A Drive Through Paris

Sights to See on a Car Tour of Paris

Are you planning a trip to Paris, but you’re worried you won’t get to see it all?

All the incredible landmarks, all the storied quarters and streets, all the views. It’s an overwhelming city with so much to offer, and it’s just too much to see in one trip on your own.

I’ve been giving guided tours of Paris for a decade, and now, I’m collaborating with a professional Parisian driver to offer a 4 hour trip through the city streets in a Mercedes.

If you want to have lunch at a great French restaurant, relax in a park or stroll through an art museum during the car tour, you can also add extra hours for an extended experience.

The car tour is an exciting way to show people the city. While walking and biking are essential ways to see Paris up close, taking a car allows you to see everything.

It makes for a great option early on in your stay in Paris. It will give you a chance to orient yourself, and figure out everything you want to see up close and personal.

Of course, we can change the route to fit any preference, but below, let’s look at some of the favorite places people have loved to see in my Paris car tours.


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One of the best places to begin your car tour of Paris is at Montmartre, a district named after for its hill that gives an incredible view of the city — it should, it is the highest elevation in the city.

It is a world renown arts district, which boasts incredible monuments as well as nestling in hidden gems everywhere you go. You can see it immortalized in the paintings of the Impressionists and the films of the French New Wave.

How did it become such a hotspot for artists? The Belle Époque (1872 to 1914), a time of optimism and peace for France, saw many creatives move to Montmartre because it was inexpensive.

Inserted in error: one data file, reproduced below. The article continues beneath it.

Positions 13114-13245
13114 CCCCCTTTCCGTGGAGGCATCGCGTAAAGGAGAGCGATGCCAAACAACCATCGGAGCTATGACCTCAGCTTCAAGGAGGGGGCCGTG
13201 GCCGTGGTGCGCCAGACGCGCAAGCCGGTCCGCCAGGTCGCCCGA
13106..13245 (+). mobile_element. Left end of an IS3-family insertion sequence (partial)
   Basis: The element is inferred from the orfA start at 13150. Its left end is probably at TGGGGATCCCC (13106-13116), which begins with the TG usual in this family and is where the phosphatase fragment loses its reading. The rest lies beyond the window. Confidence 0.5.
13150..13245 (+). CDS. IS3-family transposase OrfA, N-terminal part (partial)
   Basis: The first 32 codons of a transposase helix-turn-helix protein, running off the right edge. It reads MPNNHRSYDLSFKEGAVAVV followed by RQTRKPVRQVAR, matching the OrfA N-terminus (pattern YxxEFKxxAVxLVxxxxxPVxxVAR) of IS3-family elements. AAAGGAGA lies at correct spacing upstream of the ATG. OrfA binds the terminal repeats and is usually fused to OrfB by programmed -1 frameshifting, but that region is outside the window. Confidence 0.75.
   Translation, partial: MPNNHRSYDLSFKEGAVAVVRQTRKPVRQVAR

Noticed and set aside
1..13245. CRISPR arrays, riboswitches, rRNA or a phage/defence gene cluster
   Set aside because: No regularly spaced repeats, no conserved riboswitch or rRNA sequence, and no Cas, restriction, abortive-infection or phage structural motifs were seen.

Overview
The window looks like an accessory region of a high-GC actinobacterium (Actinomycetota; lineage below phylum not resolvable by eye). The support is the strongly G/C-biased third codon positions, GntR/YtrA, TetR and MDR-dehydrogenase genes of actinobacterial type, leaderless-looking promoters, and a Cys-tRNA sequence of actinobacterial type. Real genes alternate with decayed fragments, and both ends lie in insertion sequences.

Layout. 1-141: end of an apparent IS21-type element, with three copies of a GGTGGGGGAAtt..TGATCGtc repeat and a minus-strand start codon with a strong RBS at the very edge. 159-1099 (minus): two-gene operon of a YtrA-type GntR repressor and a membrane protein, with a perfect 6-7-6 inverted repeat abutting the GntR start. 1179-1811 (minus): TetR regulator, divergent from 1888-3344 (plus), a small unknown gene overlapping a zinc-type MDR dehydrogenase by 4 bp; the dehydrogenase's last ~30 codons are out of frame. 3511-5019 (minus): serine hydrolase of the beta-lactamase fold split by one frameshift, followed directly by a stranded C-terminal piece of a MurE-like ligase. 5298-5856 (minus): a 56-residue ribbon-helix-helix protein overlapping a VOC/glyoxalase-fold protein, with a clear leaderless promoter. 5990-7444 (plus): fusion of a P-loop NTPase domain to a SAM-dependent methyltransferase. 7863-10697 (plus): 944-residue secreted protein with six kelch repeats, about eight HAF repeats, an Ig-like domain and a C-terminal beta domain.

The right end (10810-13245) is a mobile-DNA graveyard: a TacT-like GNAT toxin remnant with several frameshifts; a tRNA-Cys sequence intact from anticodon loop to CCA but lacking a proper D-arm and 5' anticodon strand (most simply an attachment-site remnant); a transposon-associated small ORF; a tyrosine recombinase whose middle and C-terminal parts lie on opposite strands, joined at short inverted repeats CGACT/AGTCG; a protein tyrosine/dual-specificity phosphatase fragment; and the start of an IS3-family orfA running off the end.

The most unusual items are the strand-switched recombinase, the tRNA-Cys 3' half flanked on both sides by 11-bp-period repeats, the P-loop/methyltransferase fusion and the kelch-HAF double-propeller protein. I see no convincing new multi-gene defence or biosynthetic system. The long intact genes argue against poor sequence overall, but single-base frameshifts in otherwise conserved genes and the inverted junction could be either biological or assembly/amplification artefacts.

And once some artists lived there, it began to attract more and more. The cafes were alive with discussions and the streets filled with the likes of Edgar Degas, Vincent van Gogh and Henri Matisse. These artists formed influential groups and many of them went on to become some of the most notable painters of all time.

This began an association between art and Montmartre, one that continues to this day. Its bohemian bent has made it a popular locale for literature and films set in Paris.

If you fall in love with Montmartre (which you almost certainly will), you can visit the Museum of Montmartre. It is located in the former residence of none other than Pierre-Auguste Renoir.

There are plenty of popular sites to see here, but the overall feeling of the area is more than the sum of its parts. The winding cobbled streets give you a chance to discover your own Montmartre story, and after a car tour, you’ll be able to return with a great idea of where you’d like to go and what you’d like to explore.

And the basilica at the top of the Montmartre hill is a great place to start.


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The Basilica of the Sacred Heart of Paris (the Sacré-Cœur) is a gorgeous Roman Catholic church in Montmartre, and it is a must-see destination on any car tour of Paris.

It stands at the very highest point of the Montmartre hill, an imposing architectural marvel overlooking the City of Lights below it.

The building project began in response to the country’s defeat in the Franco-Prussian War. Bishop Fournier gave a public speech declaring that this loss was meant to punish France for its increasingly immoral ways after the French Revolution.

The government of the new Third Republic decided to build a basilica to move away from the strong secularism of the Revolution, and they chose to erect it on the site where the Paris Commune began. (The Paris Commune was a revolutionary left-wing movement that took power in France from 1870 to 1871.)

When it was being built, the Sacré-Cœur caused enormous anger in many citizens, especially those who were sympathetic to the Commune and other secular movements. That it was made in part to celebrate the murder of the Communards became an especially bitter part of its story.